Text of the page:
Capestang’s Collegiale St. Etienne is the grandest in terms of size and capacity.  The top of the church can be seen for miles around but its imposing sight is best admired when approaching from the Canal du Midi bridge.  It is also the coldest among the parish churches during the winter months.  The gas fueled lamps do not ease the chill of the space due to the height and width of this imposing place of worship.  Attendance tends to be more numerous here than the other churches helped by the presence of the Sunday market which swells up from Spring to Fall. 


As we rotate among these churches, we are beginning to be recognized as regular churchgoers and been invited to participate in “extra curricular” activities targeted to children.  We attended one of these on Ash Wednesday where children wrote down Lenten intentions which were then combined together so that each child can randomly draw one from the mix.   Once picked, the child will commit to adopting this during the Lenten period.  Fortunately, second daughter’s selection was fairly easy to comprehend and do.. help others.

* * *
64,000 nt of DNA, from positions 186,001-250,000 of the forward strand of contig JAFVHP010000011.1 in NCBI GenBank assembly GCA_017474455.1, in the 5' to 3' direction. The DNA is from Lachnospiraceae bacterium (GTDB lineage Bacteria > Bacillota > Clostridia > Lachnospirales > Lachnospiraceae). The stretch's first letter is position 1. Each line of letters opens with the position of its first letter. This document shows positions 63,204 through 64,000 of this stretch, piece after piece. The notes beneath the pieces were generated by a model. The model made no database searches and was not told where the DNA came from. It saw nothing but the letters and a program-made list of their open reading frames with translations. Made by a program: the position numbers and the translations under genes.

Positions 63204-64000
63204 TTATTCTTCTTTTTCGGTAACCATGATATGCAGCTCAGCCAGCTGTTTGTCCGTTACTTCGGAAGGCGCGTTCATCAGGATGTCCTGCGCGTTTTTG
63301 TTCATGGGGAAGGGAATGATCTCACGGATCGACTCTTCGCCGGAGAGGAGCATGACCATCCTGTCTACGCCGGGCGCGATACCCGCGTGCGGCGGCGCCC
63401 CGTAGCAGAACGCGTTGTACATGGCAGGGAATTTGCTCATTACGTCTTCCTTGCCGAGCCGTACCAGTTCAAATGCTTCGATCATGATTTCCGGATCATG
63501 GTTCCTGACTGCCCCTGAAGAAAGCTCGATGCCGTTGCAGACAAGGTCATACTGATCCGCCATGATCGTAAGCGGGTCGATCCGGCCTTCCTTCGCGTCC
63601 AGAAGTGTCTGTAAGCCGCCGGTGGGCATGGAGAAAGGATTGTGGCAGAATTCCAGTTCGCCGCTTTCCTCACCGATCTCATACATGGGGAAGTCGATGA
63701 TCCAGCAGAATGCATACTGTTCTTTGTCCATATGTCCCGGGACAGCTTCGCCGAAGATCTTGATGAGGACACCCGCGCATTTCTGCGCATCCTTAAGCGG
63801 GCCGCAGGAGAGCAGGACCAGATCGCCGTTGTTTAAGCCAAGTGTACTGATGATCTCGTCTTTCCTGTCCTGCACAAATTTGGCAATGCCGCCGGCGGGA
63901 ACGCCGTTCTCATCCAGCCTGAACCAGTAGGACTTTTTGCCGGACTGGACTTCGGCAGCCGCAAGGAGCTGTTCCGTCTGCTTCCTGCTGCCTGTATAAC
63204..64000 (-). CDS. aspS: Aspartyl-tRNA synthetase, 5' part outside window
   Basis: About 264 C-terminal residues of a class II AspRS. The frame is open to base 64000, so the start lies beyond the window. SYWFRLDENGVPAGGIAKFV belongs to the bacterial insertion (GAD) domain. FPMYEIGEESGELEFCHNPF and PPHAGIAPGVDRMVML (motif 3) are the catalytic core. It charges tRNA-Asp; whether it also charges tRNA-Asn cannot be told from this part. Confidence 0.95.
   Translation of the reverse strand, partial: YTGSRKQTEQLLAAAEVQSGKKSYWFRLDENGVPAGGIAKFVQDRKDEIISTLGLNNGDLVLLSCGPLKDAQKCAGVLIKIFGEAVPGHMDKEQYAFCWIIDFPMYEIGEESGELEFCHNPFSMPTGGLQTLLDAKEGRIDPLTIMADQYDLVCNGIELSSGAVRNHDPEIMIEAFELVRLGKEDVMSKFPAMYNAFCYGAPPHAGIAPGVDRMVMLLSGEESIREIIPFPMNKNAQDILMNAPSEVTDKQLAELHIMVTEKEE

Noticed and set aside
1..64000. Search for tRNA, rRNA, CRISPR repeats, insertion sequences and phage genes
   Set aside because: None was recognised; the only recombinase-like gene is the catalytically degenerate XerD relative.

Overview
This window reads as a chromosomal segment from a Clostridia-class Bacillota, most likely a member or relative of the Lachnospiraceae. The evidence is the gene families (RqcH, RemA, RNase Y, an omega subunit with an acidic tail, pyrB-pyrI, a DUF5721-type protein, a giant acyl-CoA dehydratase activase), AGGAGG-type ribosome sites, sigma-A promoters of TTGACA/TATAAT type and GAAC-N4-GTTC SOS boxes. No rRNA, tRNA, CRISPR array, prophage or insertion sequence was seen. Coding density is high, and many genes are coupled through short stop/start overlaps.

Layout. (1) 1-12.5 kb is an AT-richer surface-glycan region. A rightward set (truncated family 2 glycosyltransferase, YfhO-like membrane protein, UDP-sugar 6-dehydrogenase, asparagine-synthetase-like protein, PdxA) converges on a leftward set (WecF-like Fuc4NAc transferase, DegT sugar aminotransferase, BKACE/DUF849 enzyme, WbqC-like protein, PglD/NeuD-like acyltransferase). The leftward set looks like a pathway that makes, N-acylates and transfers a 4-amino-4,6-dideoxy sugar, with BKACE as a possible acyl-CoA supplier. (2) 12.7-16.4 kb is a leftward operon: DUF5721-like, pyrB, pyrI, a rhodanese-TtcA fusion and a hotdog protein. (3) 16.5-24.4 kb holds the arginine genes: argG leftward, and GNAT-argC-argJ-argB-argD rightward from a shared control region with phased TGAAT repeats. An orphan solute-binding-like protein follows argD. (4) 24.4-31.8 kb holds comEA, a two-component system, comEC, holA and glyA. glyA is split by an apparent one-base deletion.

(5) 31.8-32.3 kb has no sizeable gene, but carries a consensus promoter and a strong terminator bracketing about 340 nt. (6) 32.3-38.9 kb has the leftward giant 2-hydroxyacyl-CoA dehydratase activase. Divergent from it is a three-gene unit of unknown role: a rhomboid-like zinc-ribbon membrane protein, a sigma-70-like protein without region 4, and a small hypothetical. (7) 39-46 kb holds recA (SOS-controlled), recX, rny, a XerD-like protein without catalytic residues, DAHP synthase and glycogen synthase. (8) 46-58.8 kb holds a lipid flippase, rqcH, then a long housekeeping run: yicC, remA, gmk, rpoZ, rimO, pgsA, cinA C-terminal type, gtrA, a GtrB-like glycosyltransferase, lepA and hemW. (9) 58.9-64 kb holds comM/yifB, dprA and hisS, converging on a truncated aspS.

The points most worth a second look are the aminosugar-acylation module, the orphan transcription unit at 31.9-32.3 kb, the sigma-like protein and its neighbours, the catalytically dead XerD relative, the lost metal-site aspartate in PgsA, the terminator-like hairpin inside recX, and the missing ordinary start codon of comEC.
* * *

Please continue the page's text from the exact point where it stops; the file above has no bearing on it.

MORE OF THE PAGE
We were puzzled, however, when during the ash service Pere Bernard marks our palms then points us (as we were the obvious novices) to a basin behind him to dispose of the ashes by wiping our hands together. This explained why we could not see any ashes in the forehead from among those who went ahead of us. We were left wondering if we accomplished our Ash Wednesday obligation without reminders on our forehead.  Much later, a local resident supposed that this may be a legacy of the time when Catholicism was not favored (we are, after all,  in Cathar country here in the Midi) and by this palm act,  Catholics can participate in Ash Wednesday but not draw attention to themselves or  what  may have been considered an illegal practice.